Oldest Family Business in Beverly Hills Shuts Its Door, Sells Name to a Newcomer : Hardware Store Sold Nuts, Bolts to the Stars
When Marilyn Monroe walked into his store, C. B. Jourden did not blink.
“I hate to tell this story on myself, but she wasn’t dressed up the way she was in the pictures, so I didn’t recognize her,” he said.
It was only after checking her driver’s license that he realized who was on the other side of the counter, said Jourden, whose store, Pioneer Hardware on North Beverly Drive, was a purveyor of nuts, bolts and light bulbs to the stars.
It closed its doors two weeks ago. By Jourden’s account, confirmed by other long-time merchants, Pioneer was the oldest family owned business in Beverly Hills.
With a star-studded client list that included Fred Astaire, Barbra Streisand and hundreds of other notables, Pioneer offered charge accounts, delivery service and higher prices than other stores.
“That’s the way they live,” Jourden said of his well-heeled clientele. “When they want something they’re not going to go to Fedco.”
The store, which began as Charles A. Meyer Hardware in 1925, was bought in 1927 by Justin C. Platner, Jourden’s father-in-law, for $10 in gold coin “and other valuable consideration,” according to the bill of sale, which Jourden keeps in a file in his home high above Beverly Hills.
Jourden’s early talent for tennis helped bring in the movie crowd.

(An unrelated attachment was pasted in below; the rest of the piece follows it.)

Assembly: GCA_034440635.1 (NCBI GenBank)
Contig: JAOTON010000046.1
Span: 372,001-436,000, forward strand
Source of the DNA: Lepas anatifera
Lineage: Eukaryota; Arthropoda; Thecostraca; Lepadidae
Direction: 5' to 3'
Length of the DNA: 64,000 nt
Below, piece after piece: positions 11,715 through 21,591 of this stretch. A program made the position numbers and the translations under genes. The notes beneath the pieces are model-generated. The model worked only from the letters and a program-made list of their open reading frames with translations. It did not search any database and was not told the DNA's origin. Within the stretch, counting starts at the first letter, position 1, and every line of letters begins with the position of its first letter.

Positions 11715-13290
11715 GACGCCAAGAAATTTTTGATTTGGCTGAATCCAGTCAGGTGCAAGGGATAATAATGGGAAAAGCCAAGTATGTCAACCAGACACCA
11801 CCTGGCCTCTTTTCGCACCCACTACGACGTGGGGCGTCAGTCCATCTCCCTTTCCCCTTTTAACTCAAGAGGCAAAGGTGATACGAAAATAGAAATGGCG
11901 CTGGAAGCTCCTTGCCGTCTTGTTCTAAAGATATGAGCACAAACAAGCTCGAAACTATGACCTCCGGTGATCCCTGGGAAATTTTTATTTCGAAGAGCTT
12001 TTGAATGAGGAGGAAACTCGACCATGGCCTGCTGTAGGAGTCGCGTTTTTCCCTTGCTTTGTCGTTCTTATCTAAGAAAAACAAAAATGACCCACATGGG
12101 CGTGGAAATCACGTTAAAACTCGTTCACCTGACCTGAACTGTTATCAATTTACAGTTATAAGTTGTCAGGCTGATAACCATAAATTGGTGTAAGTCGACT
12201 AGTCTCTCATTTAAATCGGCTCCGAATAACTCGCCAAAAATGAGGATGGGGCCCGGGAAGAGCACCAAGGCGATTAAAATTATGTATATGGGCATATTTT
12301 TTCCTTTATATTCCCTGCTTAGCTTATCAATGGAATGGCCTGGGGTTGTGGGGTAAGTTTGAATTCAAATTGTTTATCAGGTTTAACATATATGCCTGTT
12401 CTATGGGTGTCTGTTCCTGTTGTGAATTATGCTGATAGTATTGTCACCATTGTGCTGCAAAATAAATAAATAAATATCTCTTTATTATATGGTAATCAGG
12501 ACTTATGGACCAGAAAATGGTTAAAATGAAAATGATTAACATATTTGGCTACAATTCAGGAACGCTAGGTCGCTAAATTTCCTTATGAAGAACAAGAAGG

“I got to meet many of the stars that way,” he said. “They’d say, oh yes, you own the Pioneer. I’ll send the help down.”
Jourden took over the store in 1949 and has run it ever since, except for a brief stab at retirement to Barbados in 1961.
Independently wealthy through other investments--a Rolls-Royce and a Cadillac are parked in the driveway of his home atop Coldwater Canyon--the hardware man said he went back to his store after finding nothing to do on the easternmost island of the West Indies but play golf and go on cocktail cruises.
Having cut back his workload to 20 hours a week several years ago, and facing a steep rise in rent, he finally sold his inventory and client list to a competitor at the end of January.
“When I turned 75, I decided to take it a little easy,” Jourden said. “It used to be a pleasure to own a store, but these days more mini-malls are going in and momma-and-poppa stores are going out.”
Bucking the trend are erstwhile competitors Florence and Fred Hayos of Lucerne Hardware, which is located in a city-owned parking structure on Crescent Drive. They bought Jourden’s good will and inventory and plan to rename their store Pioneer/Lucerne.
“He (Jourden) had accounts with most of the major Hollywood personalities,” Fred Hayos said. “Most of the ones he didn’t have, we had. But he had most of them.”
Although Lucerne Hardware has only been in business for five years, the Hayos’ claim a distinguished ancestry for their emporium, which is named after a store that Florence Hayos’ father ran from 1924 to 1983 in New York.
“Everyone in the family worked there. I worked there from the time I was old enough to climb the ladder,” Florence Hayos said. “I’ve done other things in the meantime, but it’s always been my first love.”
Indeed, while planning the store in Beverly Hills she realized that she was duplicating her father’s place, down to the crowded aisles and ladders that run along the walls on wheels.
Now, however, Jourden’s retirement having coincided with the departure of a neighboring health store, the new Pioneer/Lucerne is about to double its floor space and expand its stock.
“This is not a big buy-the-hardware-do-it-yourself area. They’ll call someone to do their repairs,” Florence Hayos said. “So the housekeeper will call (us) for supplies, housewares, Cuisinarts, fine kitchenware. To call it a hardware store is on the verge of calling it a misnomer.”